Computer Chess Club Archives




Subject: Re: Detecting Draws using a Small Hash Table?

Author: Sune Fischer

Date: 07:36:05 02/21/02

Go up one level in this thread

On February 21, 2002 at 09:46:05, Uri Blass wrote:

>>I think 150 nps is a little low if you don't even have complicated evaluation,
>>I'm running at 500 nps in middelgame (athlon 1 gig) with piece-square, mobility
>>plus some simple pawn and kingsafty eval and close to 1Mnps in endgame. I know
>>there are some spots that can be tuned, but speed is not my concern, it is the
>>search algo I must improve. I am still doing a full-width alpha-beta without
>>nullmove. I want to fix the simpler bugs before enhancing that part :)
>I also do a full width alpha beta without null move today so it is not the
>advantage of my program relative to your program.
>Maybe my advantage is the extensions but I extend only in cases that the king is
>in check and in cases that there is only one legal move.
>Maybe my advabtage is better qsearch or better order of moves but my order of
>moves is similiar to tscp and I use only history table.

I do not extend other than qsearch and I do not moveorder(!).
Hehe, please no lectures, all in good time Sir.

Ever wanted to know what it looks like with no moveordering?
Well I can certainly tell you:

Cutoff at move 1: 38936
Cutoff at move 2: 3446
Cutoff at move 3: 1017
Cutoff at move 4: 2825
Cutoff at move 5: 2771
Cutoff at move 6: 1967
Cutoff at move 7: 1257
Cutoff at move 8: 1582
Cutoff at move 9: 1064
Cutoff at move 10: 785
Cutoff at move 11: 778
Cutoff at move 12: 655
Cutoff at move 13: 552
Cutoff at move 14: 624
Cutoff at move 15: 472
Cutoff at move 16: 514
Cutoff at move 17: 757
Cutoff at move 18: 786
Cutoff at move 19: 663
Cutoff at move 20: 558
Cutoff at move 21: 483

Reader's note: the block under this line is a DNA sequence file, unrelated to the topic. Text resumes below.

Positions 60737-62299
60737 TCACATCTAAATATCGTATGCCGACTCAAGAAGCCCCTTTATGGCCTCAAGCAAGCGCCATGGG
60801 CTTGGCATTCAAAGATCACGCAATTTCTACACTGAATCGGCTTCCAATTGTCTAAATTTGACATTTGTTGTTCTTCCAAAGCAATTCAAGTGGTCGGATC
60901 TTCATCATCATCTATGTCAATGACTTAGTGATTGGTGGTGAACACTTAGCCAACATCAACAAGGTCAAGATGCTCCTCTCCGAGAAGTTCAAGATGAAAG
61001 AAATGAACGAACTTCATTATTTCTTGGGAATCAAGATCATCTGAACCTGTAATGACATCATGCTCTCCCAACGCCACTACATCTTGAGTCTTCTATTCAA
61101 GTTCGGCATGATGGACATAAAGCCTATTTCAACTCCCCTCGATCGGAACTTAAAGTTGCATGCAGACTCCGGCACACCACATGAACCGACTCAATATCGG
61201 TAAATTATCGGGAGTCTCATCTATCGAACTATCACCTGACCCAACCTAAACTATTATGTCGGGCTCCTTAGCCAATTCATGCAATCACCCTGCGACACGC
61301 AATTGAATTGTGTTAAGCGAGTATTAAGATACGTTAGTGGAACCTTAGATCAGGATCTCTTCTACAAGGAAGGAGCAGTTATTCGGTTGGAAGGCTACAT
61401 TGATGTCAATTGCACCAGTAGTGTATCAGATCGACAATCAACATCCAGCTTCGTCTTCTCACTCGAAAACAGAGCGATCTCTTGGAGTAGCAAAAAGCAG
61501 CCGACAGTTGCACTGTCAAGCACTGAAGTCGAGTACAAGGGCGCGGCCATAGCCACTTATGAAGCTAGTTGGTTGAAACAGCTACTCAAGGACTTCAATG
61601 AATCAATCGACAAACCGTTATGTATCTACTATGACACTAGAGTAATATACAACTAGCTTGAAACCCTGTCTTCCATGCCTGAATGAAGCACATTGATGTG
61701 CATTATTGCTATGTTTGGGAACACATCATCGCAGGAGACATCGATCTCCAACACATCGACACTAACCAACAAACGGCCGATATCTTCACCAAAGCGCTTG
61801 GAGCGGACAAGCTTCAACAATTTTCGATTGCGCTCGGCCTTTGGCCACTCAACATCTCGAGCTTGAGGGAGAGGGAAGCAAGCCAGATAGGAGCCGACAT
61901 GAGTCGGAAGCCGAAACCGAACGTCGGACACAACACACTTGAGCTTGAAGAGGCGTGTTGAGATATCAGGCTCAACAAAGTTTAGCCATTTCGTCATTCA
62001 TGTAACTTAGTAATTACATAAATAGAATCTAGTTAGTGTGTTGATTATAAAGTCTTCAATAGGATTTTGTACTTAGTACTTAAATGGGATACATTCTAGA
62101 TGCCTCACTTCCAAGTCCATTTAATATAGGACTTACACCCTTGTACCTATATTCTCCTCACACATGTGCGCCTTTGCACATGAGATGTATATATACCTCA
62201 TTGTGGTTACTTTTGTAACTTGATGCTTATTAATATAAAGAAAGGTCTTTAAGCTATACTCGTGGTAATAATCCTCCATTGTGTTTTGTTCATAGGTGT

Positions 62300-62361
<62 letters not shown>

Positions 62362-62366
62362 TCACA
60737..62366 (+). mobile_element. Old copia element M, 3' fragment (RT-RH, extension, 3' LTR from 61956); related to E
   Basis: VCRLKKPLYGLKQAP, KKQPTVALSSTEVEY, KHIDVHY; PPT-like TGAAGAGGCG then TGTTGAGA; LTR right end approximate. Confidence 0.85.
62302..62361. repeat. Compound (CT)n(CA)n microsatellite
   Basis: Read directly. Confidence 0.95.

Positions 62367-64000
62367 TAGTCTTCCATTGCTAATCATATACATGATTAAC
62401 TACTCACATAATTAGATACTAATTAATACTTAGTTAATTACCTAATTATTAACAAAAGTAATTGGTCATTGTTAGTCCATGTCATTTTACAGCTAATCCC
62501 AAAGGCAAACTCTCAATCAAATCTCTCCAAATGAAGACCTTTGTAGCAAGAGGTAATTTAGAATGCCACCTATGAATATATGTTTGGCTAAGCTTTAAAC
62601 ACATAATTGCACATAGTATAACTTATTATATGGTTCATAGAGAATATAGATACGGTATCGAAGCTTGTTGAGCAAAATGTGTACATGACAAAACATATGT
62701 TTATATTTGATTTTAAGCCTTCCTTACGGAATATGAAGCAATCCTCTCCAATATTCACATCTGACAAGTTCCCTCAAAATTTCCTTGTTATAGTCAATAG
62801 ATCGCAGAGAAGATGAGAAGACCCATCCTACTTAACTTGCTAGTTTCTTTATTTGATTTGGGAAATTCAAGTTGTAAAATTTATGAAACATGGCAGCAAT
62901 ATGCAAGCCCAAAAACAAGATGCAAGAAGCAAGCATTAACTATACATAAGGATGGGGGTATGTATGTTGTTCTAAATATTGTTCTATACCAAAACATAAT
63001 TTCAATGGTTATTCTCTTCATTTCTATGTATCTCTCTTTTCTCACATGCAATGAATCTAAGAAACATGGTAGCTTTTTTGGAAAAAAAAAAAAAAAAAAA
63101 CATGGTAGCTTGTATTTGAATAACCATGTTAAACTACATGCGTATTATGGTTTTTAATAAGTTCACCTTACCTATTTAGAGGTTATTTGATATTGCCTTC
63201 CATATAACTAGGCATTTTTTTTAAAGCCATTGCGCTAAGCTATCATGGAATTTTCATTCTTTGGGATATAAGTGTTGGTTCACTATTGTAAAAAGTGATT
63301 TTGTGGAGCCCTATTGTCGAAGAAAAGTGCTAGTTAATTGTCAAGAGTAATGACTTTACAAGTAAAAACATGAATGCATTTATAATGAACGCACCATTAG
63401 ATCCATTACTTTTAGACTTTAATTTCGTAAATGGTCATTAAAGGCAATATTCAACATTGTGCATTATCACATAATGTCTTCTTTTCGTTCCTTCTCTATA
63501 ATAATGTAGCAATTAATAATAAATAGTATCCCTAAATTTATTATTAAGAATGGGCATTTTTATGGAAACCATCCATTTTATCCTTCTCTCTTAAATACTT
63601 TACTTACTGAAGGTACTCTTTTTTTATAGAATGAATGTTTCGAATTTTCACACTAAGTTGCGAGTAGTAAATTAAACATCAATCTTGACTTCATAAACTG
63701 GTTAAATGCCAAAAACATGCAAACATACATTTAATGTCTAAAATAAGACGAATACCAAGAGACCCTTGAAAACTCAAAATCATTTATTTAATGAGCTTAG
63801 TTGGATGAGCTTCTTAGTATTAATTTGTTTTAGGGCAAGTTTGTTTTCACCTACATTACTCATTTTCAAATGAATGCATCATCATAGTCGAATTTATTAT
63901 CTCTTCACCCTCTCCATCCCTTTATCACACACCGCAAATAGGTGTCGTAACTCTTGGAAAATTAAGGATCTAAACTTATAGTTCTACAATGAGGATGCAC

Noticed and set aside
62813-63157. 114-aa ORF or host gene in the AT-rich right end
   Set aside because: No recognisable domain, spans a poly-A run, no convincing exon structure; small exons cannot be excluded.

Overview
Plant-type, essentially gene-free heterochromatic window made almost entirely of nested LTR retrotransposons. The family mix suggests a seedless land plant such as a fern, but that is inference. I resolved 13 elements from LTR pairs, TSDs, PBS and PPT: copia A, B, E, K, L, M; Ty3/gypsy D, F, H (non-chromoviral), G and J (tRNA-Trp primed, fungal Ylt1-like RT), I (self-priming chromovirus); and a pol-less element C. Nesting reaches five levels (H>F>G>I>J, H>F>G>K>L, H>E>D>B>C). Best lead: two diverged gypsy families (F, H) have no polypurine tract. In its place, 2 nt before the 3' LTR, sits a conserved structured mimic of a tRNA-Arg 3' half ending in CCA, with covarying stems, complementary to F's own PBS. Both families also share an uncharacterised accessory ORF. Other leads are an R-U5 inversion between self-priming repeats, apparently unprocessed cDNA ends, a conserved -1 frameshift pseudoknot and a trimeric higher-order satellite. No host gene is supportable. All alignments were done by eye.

Cutoff at move 22: 334
Cutoff at move 23: 450
Cutoff at move 24: 265
Cutoff at move 25: 505
Cutoff at move 26: 237
Cutoff at move 27: 129
Cutoff at move 28: 56
Cutoff at move 29: 53
Cutoff at move 30: 39
Cutoff at move 31: 39
Cutoff at move 32: 38
Cutoff at move 33: 44
Cutoff at move 34: 38
Cutoff at move 35: 37
Cutoff at move 36: 44
Cutoff at move 37: 38
Cutoff at move 38: 20
Cutoff at move 39: 16
No cutoffs: 13859

I guess this is not good for my branch factor...:(

>>>My opinion is that almost all the new engines including mine are very weak and
>>>you have more important things to worry about than a faster repetition
>>You are right, but I just joined the discussion :)
>>BTW: are you using a UnMakeMove function or do you use a backup?
>>I do a backup, seems both faster and simpler than to unmake the move, I'm a
>>little confused as to why some would unmake.
>I do unmakemove
>I guess that I can make my program slightly faster by rememebering the changes
>that I do in makemove and unmaking them.
>I thought about this idea but I decided to stop to work on my move generator
>after it helped me to be faster than everything that I know in calculating

What is it with you and perft ;)
What is the point of being fast at perft and then slow at a real movegen?
The attack tables that you generate, what kind of information is inside them
that you don't have in regular attack bitboards?
Are you sure that they contain such valuable information, information that can
justify the speed penalty by generating them?
I have bitboards, quite happey with that, I don't see what else I need.
I have tried two other approaches for movegen, both of which I thought was
faster than bitboards. I've come to the conclusion, that although bitboards are
not _the_ fastest thing to do at movegen they do have the advantage that you can
reuse all of their information a second time around in the eval().

This is the problem if you just focus at one part of your program, say the
movegen as used in perft, granted you can make that really fast, but some other
place will take the penalty for its speed.
I think just doing what everybody else is doing can save a lot of time, hard to
be innovative all the time ;)



This page took 0 seconds to execute

Last modified: Thu, 15 Apr 21 08:11:13 -0700

Current Computer Chess Club Forums at Talkchess. This site by Sean Mintz.